47. Hip Pain Information Red Flags Youtube Hip Examination Return to home page Hip joint pain/ Osteoarthritis Trochanteric Bursitis Tendinopathy Patient Information Leaflets Injection Advice

  48. Hip PainRed Flags Serious Pathology Urgent referral to A & E • Suspected/known hip fracture • Violent trauma (RTA/fall from height) • Inability to WB Possible Serious Hip Pathology (NB: some provide a warning rather than dictate a need for referral to orthopaedics) • Suspected Joint infection (immediate referral) • Avascular Necrosis • Sudden/rapid deterioration causing severe disability • Constant/progressive non mechanical pain • Severe unremitting night pain • PMH cancer • Systemically unwell • Structural deformity • Gross loss of movement (mobility with severe pain) Return to Hip Pain Information Return to home page Secondary Care Primary Care Patient

  49. Hip Joint Pain/Osteoarthritis (OA) Signs and Symptoms • Pain localized to the groin area and the front or side of the thigh. • Morning stiffness • Limited range of movement of the hip (Medial (internal) rotation, flexion, abduction, extension) • Pain during movement • Pain on weight-bearing • Difficulty putting on shoes/socks • Beware of knee pain as referred pain can be associated with OA hip Labral tears • Two types of hip labral tears: degenerative tears and traumatic injuries. • Degenerative labral tears can be seen in the early stages of OA • Traumatic labral tear: History of twisting on a weight bearing hip during activity common or participation in multi-directional high acceleration/deceleration sports. • Causes immediate pain in the hip • Usually located at the front of the hip joint in the groin • Pinching sensation on hip flexion , • ‘Snapping’ sensation • Limited ROM • Can be seen in association with episodes of hip dislocation or subluxation OA Hip patient information leaflet: OA Hip Forward to Hip Pain Referral Criteria Return to Hip Pain Information Return to home page Secondary Care Primary Care Patient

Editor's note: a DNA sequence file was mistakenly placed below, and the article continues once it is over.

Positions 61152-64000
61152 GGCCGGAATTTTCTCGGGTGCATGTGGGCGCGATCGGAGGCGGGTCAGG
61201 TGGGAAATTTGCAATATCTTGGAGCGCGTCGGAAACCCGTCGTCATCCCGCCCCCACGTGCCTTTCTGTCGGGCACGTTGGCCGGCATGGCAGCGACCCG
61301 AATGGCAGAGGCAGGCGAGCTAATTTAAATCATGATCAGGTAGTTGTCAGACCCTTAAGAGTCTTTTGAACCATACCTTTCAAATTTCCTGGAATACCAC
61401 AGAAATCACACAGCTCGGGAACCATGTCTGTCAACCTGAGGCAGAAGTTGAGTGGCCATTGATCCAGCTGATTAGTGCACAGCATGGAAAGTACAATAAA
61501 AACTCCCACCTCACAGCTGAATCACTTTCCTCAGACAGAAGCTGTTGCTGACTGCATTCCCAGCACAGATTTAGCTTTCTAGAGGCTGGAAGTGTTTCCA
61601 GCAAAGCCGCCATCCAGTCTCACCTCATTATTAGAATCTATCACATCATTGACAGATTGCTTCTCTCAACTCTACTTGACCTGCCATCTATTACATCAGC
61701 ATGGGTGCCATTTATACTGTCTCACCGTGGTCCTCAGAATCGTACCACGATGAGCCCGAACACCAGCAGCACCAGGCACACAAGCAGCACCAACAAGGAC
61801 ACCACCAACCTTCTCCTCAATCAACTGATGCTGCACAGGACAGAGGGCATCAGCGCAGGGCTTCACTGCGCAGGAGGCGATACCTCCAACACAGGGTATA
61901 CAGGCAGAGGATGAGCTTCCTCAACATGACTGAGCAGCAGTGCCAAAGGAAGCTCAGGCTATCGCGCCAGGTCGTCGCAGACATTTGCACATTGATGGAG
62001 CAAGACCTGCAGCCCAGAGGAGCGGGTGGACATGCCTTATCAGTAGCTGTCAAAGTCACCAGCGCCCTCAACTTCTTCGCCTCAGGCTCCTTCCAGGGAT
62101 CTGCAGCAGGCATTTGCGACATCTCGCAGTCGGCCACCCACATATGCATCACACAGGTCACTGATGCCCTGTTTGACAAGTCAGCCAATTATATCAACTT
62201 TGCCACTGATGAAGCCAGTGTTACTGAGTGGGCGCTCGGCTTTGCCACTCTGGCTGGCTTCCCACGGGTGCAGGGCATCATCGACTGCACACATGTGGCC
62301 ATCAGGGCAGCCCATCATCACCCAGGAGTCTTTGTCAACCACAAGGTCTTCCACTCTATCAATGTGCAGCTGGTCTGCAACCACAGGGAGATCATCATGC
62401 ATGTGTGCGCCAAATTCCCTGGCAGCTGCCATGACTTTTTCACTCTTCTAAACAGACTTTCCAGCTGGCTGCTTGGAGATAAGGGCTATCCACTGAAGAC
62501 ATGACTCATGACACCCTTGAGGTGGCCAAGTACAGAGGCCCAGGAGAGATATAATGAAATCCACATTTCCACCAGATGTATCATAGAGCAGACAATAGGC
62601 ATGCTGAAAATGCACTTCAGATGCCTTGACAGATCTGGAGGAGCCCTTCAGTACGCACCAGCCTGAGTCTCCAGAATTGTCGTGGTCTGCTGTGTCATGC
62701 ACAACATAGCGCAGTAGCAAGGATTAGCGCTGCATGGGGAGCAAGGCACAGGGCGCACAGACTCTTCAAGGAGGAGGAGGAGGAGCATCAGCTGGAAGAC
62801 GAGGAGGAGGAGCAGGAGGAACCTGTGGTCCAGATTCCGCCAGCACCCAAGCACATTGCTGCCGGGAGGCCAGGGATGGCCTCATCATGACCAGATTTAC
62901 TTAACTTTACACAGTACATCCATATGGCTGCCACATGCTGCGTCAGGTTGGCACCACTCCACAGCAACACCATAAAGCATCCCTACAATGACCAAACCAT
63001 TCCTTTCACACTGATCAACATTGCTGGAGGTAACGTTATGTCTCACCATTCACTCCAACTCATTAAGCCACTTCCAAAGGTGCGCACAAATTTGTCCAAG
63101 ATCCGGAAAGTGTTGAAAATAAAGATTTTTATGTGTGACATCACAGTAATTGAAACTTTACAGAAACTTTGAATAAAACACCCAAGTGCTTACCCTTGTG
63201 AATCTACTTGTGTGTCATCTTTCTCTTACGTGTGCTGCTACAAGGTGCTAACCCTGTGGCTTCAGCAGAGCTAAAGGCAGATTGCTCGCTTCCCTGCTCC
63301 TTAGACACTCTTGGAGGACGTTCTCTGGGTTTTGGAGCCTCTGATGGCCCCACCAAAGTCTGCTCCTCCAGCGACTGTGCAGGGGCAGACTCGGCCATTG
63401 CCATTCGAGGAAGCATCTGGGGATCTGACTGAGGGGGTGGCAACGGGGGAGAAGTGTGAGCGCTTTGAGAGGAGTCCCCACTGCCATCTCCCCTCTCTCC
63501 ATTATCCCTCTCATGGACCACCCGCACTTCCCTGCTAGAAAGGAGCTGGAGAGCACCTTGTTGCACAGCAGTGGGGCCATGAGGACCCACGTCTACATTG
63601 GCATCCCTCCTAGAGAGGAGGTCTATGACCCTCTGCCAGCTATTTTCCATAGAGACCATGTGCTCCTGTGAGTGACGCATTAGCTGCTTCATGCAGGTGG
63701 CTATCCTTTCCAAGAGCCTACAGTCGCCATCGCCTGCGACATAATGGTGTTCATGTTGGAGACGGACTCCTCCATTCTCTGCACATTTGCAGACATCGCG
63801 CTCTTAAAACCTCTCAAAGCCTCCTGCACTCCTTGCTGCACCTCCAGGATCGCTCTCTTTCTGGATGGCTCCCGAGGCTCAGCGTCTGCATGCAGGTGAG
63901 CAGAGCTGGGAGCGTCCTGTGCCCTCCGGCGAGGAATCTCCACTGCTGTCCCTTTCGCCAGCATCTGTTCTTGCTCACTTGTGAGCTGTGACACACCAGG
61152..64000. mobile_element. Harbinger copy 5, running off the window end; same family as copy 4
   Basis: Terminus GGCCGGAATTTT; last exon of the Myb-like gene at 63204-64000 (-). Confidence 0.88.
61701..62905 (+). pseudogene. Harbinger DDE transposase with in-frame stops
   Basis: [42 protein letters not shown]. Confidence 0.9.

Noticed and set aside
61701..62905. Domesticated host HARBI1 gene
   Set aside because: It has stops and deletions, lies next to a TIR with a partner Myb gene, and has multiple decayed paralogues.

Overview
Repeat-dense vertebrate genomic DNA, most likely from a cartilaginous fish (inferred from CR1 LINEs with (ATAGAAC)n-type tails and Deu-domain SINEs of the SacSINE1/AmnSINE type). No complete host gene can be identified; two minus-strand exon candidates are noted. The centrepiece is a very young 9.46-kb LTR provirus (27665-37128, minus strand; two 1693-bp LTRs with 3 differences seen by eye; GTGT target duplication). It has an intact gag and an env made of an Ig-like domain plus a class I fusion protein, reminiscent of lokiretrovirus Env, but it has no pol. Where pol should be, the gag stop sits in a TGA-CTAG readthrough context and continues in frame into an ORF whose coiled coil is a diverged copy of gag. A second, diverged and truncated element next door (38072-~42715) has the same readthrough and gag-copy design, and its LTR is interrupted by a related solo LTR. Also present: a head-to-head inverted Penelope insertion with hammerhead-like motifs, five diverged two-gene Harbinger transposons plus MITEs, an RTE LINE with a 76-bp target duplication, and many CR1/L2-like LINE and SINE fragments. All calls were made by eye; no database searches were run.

50. Hip Joint Pain/Osteoarthritis (OA) Hip joint pain Referral Criteria Primary care • Analgesics/NSAIDs, Analgesia taken regularly can aid comfort with pain/ reduced ROM • Walking aid, advise patient to stay as active as possible and to continue normal daily activities • Weight loss advice if appropriate • AP pelvis X-Ray beneficial to aid diagnosis • Ensure pain not referred from lumbar spine pathologies • Physiotherapy assessment/treatment Secondary care • Disabling symptoms, • Gross OA changes on XR, • Surgical candidate (BMI over 35 consider weight loss strategies) • Document on referral • Duration of symptoms and any cause of onset • Pain spread and severity (constant/ intermittent/ night pain) • Conservative treatment to date • Use of walking aid • Functional limitation • XR findings • Restriction of internal rotation • BMI OA Hip patient information leaflet: OA HipReturn to Signs and Symptoms Return to Hip Pain Information Return to home page Secondary Care Primary Care Patient